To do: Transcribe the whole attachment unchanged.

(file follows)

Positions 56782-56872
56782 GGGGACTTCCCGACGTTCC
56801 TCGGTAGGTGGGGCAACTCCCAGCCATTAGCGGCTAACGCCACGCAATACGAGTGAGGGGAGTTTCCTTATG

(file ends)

Positions 56782-56872
56782 GGGGACTTCCCGACGTTCC
56801 TCGGTAGGTGGGGCAACTCCCAGCCATTAGCGGCTAACGCCACGCAATACGAGTGAGGGGAGTTTCCTTATG